CFB 150: Top 10 individual single-season performances in college football history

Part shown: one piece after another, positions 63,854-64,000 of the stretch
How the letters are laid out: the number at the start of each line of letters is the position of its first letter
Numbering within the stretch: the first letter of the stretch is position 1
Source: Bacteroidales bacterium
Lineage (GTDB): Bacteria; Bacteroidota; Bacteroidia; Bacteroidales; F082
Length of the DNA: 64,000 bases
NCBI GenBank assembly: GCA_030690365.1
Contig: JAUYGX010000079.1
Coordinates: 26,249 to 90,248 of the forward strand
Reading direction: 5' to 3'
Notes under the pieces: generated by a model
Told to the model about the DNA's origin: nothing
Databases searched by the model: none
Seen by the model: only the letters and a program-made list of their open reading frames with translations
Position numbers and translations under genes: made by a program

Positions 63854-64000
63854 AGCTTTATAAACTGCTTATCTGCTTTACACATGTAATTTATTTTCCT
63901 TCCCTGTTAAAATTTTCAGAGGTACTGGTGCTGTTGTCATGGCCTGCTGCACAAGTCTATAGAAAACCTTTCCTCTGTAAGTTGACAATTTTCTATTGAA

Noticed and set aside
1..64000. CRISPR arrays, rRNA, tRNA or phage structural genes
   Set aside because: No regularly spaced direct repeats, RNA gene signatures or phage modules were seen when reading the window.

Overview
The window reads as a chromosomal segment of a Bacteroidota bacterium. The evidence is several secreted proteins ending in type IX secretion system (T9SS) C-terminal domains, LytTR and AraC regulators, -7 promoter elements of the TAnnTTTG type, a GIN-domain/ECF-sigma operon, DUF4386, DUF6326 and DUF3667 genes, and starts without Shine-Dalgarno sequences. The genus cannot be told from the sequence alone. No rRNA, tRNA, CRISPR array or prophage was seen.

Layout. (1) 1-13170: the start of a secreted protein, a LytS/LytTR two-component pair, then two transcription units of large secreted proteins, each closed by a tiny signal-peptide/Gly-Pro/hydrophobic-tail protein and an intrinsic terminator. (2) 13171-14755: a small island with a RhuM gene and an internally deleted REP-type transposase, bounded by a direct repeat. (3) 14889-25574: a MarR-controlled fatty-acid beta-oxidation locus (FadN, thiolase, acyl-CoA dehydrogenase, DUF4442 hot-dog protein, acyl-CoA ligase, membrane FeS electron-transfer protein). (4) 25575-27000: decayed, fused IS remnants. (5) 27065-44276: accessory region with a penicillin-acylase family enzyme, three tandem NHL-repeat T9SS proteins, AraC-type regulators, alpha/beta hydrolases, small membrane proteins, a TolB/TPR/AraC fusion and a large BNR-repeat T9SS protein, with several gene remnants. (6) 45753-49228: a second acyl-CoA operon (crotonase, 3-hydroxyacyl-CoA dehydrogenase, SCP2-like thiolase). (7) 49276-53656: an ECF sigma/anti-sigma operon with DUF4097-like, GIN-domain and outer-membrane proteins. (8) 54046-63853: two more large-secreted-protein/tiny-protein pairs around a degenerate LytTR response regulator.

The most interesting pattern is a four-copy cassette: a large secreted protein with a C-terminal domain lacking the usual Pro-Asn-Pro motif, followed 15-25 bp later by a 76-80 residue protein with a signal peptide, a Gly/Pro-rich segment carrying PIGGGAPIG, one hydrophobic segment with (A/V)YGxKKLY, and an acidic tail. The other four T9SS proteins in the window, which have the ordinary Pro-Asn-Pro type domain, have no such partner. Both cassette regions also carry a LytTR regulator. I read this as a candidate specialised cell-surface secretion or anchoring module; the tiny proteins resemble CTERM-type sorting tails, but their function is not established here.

first_img1. Barry Sanders, RB, Oklahoma State, 1988Stats: 2,628 rushing yards, 37 rushing touchdowns, 515 kick/punt return yards, two return touchdownsSanders put together a dazzling Heisman Trophy-winning season that will be hard for any running back — or any other player at any other position — to best. His record rushing yardage has been challenged by players who’ve had more games to make a run at it, but it remains one of the most unbreakable marks in college football, 31 years later. That’s saying something, considering the game’s evolution to more favor the offense.The fact Sanders also starred on special teams for the Cowboys, combining for 515 combined kickoff/punt return yards, coupled with a touchdown on both kickoffs and punt returns, fast-tracked him to the top spot. Sanders’ is a style of play that will stand timeless among his peers, regardless of era. With that said, Sporting News presents its second in a series of lists celebrating college football’s 150-year history: Pulling from the best Heisman Trophy winners and All-Americans across positions over 15 decades, SN has whittled down college football’s top 10 individual single-season performances in an extra special decuplet:CFB 150: Sporting News celebrates 150 years of college footballHonorable mentions: First five outMelvin Gordon, RB, Wisconsin, 20142,587 rushing yards, 29 rushing touchdowns, 153 receiving yards, three rushing touchdownsJohnny Manziel, QB, Texas A&M3,706 passing yards, 26 passing touchdowns, 1,410 rushing yards, 21 rushing touchdownsSteve McNair, QB, Alcorn State, 19945,377 passing yards, 47 passing touchdowns, 904 rushing yards, nine rushing touchdownsNdamukong Suh, DT, Nebraska, 200985 tackles, 12 sacks, 24 tackles for lossRandy Moss, WR, Marshall, 199796 receptions, 1,820 receiving yards, 26 receiving touchdowns, 534 kick/punt return yards10. Reggie Bush, RB, USC, 2005Stats: 1,740 rushing yards, 16 rushing touchdowns, 37 receptions, 478 receiving yards, two receiving touchdowns, 493 kickoff return yards, 179 punt return yards, punt return touchdownBush was the first player to forfeit the Heisman after an investigation into improper benefits didn’t go in his favor. But although history now shows a vacated trophy, it can’t erase how special a contributor Bush was for the Trojans that season, when his team went 12-0 before losing a thriller to national champion Texas in the Rose Bowl. Bush was equally impressive as a power back, receiving back and return man, adding up to a dazzling all-purpose player who was a threat to score every time he touched the ball, either in tight quarters or in the open field.9. Charles Woodson, CB, Michigan, 1997Stats: Seven interceptions, 231 receiving yards, two receiving touchdowns, one rushing touchdown, 283 punt return yards, punt return touchdownWoodson became the first — and, to date, only — defensive player to win the Heisman Trophy in 1997. Through 2019, he still stands as the most recent non-quarterback, non-running back to get the award. He got plenty of help from his highlights on offense and special teams to beat out Tennessee quarterback Peyton Manning.For his work as a defensive back, Woodson also swept the Bronko Nagurski and Jim Thorpe awards. In becoming the third Wolverines’ Heisman winner of all time, Woodson saved his best clutch plays for the biggest moments, helping Michigan to a 12-0 record during the regular season and a share of the 1997 national title with a red-zone interception in the Rose Bowl victory over Washington.8. Derrick Thomas, DE/OLB, Alabama, 1988Stats: 27 sacks, 39 tackles for loss, two forced fumbles, one fumble recovery, four pass break-ups, one blocked field goal, one blocked puntThe late great future Chiefs Hall of Famer began his prolific edge-pass-rushing for the Crimson Tide, putting together an absurd 27 sacks in 1988, part of an equally absurd 52 career sacks in three seasons in Tuscaloosa. So prolific was Thomas’ edge-rushing prowess that he managed to stand out on a defensive front that also included fellow top-four NFL draft picks Cornelius Bennett and Keith McCants.While Thomas’ 27 sacks get the most notoriety from that stellar 1988 season, he also added 12 non-sack tackles for loss to accumulate what would be considered 39 tackles for loss today. Those metrics (27 sacks, 39 tackles for loss) are both more than the official NCAA records, since it did not keep those stats at the time he played. Thomas, who won the Butkus Award and finished 10th in Heisman voting in 1988, also was integral to Bama’s win over Army in the Sun Bowl. Thomas also holds the record for most sacks in a single NFL game with seven.7. Herschel Walker, RB, Georgia, 1981Stats: 1,891 rushing yards, 18 rushing touchdowns, two receiving touchdownsWalker had his best overall season in Athens following up his team’s 1980 national championship — and before he won the Heisman Trophy in 1982. His amazing three-year stretch of dominance which started as a prolific, explosive true freshman All-American had to be represented here in some form. Walker finished second in Heisman voting as a sophomore in 1981 and lifted the Bulldogs to a 10-2 record. At 6-1, 215 pounds, one of the most-hyped high school results ever exceeded expectations for his home state program as one of the best athletes — period — to step on a college campus. No one has ever translated track-star status into such speedy running on the field so seamlessly.6. Tony Dorsett, RB, Pittsburgh, 1976Stats: 2,150 rushing yards, 22 rushing touchdowns, receiving touchdownDorsett put Pitt on his back during his Heisman Trophy-winning senior season. He capped off his brilliant Panthers career by powering his team to a national championship. The ultimate spike in numbers stamped his three-time All-American career, in which he rushed for at least 1,000 yards in all four seasons. Dorsett left the game as the all-time leading rusher in NCAA Division I FBS, a mark that wouldn’t be topped until Ricky Williams 22 years later.5. Tim Tebow, QB, Florida, 2007Stats: 3,286 passing yards, 32 passing touchdowns, 895 rushing yards, 23 rushing touchdownsTebow, between his Gators national championship runs as a freshman gadget player and junior venerable leader, became the first sophomore ever to win the Heisman Trophy. He was also the first player in FBS history to produce at least 20 touchdowns passing and 20 touchdowns rushing in the same season. He did all that consistently producing against SEC defenses with his unique blend of size (6-2, 236) and speed. Before Newton exploded, Tebow made “touchdowns responsible for” a more commonplace term to measure the true MVP worth of an elite college QB.4. Dick Butkus, ILB/C, Illinois, 1963Stats: 145 tackles, 10 forced fumblesBefore he did his lasting damage to NFL offensive opponents as a Chicago Bear, Butkus was a two-way, one-man wrecking crew down the road, right down the middle in Champaign. He was a first-team All-American at both center and inside linebacker to lead the Fighting Illini to an 8-1-1 record and a Rose Bowl victory over Washington. He finished sixth in the Heisman voting, which looking back seems low given how he created his own brand of ferociously taking over games.3. Cam Newton, QB, Auburn, 2010Stats: 2,854 passing yards, 30 passing touchdowns, 1,473 rushing yards, 20 rushing touchdowns, 42 receiving yards, receiving touchdownNewton got his one SEC chance after his troubled time at Florida behind Tim Tebow, and he took full advantage. A physically dominant force at the most important position, he was something the game had never seen before in such a complete package at 6-5, 245 pounds. Faster than most speeding edge-rushers, more powerful than most linebackers and able to leap defenders in a single bound, he cemented his Superman status by carrying the Tigers to an undefeated 14-0 season and a national championship with both his arm and legs.2. Joe Burrow, QB, LSU, 2019Stats: 5,671 passing yards, 60 passing touchdowns, 369 rushing yards, five rushing touchdownsBurrow didn’t have one bad game in the most prolific combined scoring season ever for a major college quarterback. He had complete command of the downfield passing game, boosted by his footwork and athleticism, to break NCAA single-season records for touchdown passes (60) and touchdowns responsible for (65). That allowed him to run away with the Heisman Trophy as early as LSU’s Nov. 9 win over Alabama, the team’s first since 2011. His leadership and toughness also delivered a national championship — LSU is only the second team in the modern era to go 15-0 — as he saved his best for the biggest games. He threw 27 touchdowns to only two interceptions against a combined seven top-10 opponents in 2019. That clutch play skyrocketed him to No. 1 overall status for the 2020 draft. The history of college football has featured many terrific individual seasons by all-time greats. In that elite company, however, are some players who stood out brighter among their elite peers, and whose exploits became a little larger — and, in some cases, the stuff of myths and legends — even as time passed.When discussing the impact and scope of college football, it’s impossible to overlook how its biggest, brightest stars — the players — helped impact the game. How so? By dazzling us with their play to such a degree that, even now, we’d swear they could still play, and dominate the way they do in our memories and highlight reels. So impressive is this list that it leaves out the likes of Marcus Allen, Johnny Manziel and Ndamukong Suh, players who regardless have rightfully earned a permanent place in college football lore.last_img